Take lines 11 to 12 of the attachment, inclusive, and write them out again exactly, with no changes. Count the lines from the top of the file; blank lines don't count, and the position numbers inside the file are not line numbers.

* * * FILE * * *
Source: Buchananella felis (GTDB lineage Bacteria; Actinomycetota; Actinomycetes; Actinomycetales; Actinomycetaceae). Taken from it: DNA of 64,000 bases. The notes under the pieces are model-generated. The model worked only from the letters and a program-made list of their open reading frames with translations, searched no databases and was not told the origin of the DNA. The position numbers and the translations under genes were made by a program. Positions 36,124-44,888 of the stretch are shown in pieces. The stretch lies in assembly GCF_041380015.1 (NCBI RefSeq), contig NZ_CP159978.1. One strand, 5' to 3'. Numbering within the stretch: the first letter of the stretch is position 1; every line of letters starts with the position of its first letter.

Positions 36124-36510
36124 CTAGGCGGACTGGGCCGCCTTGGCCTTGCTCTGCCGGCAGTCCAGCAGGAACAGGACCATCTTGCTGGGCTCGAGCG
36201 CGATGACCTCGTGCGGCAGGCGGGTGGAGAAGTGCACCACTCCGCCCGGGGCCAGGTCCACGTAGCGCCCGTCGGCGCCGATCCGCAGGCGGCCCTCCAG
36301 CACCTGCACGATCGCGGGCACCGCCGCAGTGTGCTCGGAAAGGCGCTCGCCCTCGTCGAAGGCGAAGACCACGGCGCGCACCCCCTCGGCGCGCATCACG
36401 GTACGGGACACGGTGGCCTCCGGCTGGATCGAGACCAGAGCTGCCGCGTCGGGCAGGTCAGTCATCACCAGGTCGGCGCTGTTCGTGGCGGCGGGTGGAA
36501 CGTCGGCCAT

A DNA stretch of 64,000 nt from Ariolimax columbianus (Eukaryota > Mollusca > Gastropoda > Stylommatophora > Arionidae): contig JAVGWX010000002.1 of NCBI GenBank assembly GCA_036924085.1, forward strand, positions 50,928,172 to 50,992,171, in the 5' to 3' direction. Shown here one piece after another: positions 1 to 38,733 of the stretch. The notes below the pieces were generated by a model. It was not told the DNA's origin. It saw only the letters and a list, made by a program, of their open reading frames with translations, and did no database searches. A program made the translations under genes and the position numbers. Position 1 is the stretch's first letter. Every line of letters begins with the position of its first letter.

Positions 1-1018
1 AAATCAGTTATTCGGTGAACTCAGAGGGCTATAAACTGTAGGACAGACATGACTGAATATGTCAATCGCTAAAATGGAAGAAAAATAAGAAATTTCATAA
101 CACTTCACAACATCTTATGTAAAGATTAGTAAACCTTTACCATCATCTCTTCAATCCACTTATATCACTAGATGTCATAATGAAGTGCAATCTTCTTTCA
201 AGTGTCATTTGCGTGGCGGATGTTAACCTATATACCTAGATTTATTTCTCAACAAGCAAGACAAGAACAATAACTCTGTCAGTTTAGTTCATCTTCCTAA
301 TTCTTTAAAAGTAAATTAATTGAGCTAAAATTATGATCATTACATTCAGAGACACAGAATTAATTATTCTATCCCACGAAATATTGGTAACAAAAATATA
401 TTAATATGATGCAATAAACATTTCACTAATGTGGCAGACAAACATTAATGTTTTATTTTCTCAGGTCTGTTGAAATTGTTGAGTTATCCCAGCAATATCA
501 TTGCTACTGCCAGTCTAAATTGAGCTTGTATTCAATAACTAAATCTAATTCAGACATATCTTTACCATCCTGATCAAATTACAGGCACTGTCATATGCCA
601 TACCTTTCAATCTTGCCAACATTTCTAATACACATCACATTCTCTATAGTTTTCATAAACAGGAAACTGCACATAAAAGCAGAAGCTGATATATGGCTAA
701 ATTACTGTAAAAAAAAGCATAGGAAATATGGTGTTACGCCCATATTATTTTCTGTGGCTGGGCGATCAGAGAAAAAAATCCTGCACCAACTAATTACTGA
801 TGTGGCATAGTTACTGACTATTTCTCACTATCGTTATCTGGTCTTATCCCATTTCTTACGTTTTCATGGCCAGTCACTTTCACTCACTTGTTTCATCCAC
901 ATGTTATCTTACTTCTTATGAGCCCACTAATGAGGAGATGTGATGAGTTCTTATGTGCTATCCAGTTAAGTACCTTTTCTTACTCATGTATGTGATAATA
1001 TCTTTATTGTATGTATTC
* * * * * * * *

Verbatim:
101 CACTTCACAACATCTTATGTAAAGATTAGTAAACCTTTACCATCATCTCTTCAATCCACTTATATCACTAGATGTCATAATGAAGTGCAATCTTCTTTCA
201 AGTGTCATTTGCGTGGCGGATGTTAACCTATATACCTAGATTTATTTCTCAACAAGCAAGACAAGAACAATAACTCTGTCAGTTTAGTTCATCTTCCTAA